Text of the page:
SCIENCE BEHIND STRETCHING

by Team NCNR | January 07, 2016 Views :

In order to understand correct stretching techniques it is beneficial to know a little about the physiological properties of the soft tissues that are being stretched.
Muscles have a neural reflex arc that prevents excessive tension developing on the muscle. Sensory receptors within the muscle are sensitive to changes in the length and tension on the muscle. When a muscle is stretched, the muscle spindles a sensory receptor sends a message to the central nervous system to cause a reflex contraction of the muscle in order to prevent stretch damage. The force of contraction is directly proportionate to the velocity of the stretch. A striking example of this is when the head rolls & collapses to the front when one falls asleep in the seated position (Like in a train). The collapse of the head causes the muscle spindles in the muscles of the cervical region to contract & the head is whipped back by the person in a sudden jerk.

However, if the stretch is maintained for more than 10 seconds the tension becomes great enough to risk rupture. Hence the contraction abruptly stops & the muscle relaxes. This relaxation is called as autogenic inhibition & is chiefly dependant on another sensory organ called as the Golgi Tendon Organ (GTO). It is located at the insertion of skeletal muscle fibres into the tendons of skeletal muscles. The new added length of the muscle achieved through the stretch is recorded in kinesthetic memory of the CNS.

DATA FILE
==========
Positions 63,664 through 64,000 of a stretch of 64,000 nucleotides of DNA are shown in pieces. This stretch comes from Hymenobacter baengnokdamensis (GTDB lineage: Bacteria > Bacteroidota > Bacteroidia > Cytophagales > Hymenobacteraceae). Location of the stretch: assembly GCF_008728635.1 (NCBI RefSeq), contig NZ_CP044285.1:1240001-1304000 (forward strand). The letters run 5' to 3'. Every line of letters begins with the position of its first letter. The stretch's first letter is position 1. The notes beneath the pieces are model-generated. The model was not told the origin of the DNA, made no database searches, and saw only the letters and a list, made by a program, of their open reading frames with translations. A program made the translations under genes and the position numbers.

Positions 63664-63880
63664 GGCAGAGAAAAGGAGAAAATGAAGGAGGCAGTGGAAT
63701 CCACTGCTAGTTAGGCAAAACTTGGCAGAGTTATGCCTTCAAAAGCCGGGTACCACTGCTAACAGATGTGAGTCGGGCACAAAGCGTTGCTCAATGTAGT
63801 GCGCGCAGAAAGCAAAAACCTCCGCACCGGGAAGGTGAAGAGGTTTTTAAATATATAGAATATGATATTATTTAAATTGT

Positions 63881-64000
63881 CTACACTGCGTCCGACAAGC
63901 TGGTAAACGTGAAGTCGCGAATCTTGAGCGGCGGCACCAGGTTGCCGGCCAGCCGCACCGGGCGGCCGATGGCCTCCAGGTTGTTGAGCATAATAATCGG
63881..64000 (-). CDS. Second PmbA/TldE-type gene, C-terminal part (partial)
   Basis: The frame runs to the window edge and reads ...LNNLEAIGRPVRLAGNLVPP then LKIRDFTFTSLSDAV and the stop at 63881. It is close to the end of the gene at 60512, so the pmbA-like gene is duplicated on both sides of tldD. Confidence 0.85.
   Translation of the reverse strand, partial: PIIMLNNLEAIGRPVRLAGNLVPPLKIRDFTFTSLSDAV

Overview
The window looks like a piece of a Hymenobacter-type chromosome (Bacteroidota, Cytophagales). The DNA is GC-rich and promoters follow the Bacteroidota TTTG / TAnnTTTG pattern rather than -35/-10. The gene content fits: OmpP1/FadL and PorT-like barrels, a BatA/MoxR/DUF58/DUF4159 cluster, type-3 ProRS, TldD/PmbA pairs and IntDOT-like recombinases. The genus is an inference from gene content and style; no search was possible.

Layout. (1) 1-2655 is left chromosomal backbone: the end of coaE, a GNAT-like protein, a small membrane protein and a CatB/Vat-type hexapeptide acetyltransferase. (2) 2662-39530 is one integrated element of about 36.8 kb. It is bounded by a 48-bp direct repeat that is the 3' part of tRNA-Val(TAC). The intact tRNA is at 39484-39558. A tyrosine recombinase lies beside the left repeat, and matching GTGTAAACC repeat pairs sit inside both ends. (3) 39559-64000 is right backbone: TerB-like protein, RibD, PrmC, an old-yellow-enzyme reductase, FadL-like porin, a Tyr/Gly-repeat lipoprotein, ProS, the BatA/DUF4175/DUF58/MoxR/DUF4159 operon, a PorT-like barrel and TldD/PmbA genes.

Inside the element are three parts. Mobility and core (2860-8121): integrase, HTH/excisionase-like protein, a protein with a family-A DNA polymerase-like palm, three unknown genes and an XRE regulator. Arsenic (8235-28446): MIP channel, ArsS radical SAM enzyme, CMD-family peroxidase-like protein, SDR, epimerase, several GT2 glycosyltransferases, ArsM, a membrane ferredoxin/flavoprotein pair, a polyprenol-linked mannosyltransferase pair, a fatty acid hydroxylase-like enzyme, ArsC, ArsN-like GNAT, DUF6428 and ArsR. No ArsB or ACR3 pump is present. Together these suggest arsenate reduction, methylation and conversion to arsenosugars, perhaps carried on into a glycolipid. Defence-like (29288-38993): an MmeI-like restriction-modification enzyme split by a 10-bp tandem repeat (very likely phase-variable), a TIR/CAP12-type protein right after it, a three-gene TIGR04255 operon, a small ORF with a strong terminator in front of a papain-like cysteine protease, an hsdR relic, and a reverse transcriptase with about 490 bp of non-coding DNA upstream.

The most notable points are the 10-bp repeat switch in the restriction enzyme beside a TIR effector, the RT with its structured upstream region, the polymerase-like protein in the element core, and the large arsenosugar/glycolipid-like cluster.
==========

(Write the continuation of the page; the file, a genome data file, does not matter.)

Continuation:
A muscle can be stretched only if the muscle is completely relaxed.  Since the ability of a muscle to increase its elasticity is based on the recall of the length that it was stretched during the stretching regime, stretching must be done every day. The total duration of the stretch should be about 12-15 seconds. As a muscle can be stretched only when it is relaxed, stretching every day does not pose a problem to recovery. Stretching should be done slowly with a gradual increase in the range of movement.

All soft tissues are more extensible when they are warm. This is because they are thermoelastic. This is like a blacksmith working with a horseshoe; when the horseshoe is hot it can be stretched and manipulated, but when it is cooled it is rigid and inflexible. Stretching is ineffective if it is performed when the body is cold because when we try a stiff muscle to stretch it can cause micro tears in muscle itself and can lead to injuries. So should therefore be preceded by a series of warm-up exercises to increase tissue temperature.
Stretching might increase performance in sports that require lots of flexibility but could temporarily decrease muscle strength if done between sets as it momentarily reduces contractile ability of the muscles and can impair performance in the following set. This should not be misunderstood to think that stretching reduces strength. Stretching, in the long term, can only help increase strength. Flexibility allows the body to maintain the right posture while working out and hence also increases the performance in lifting weights.

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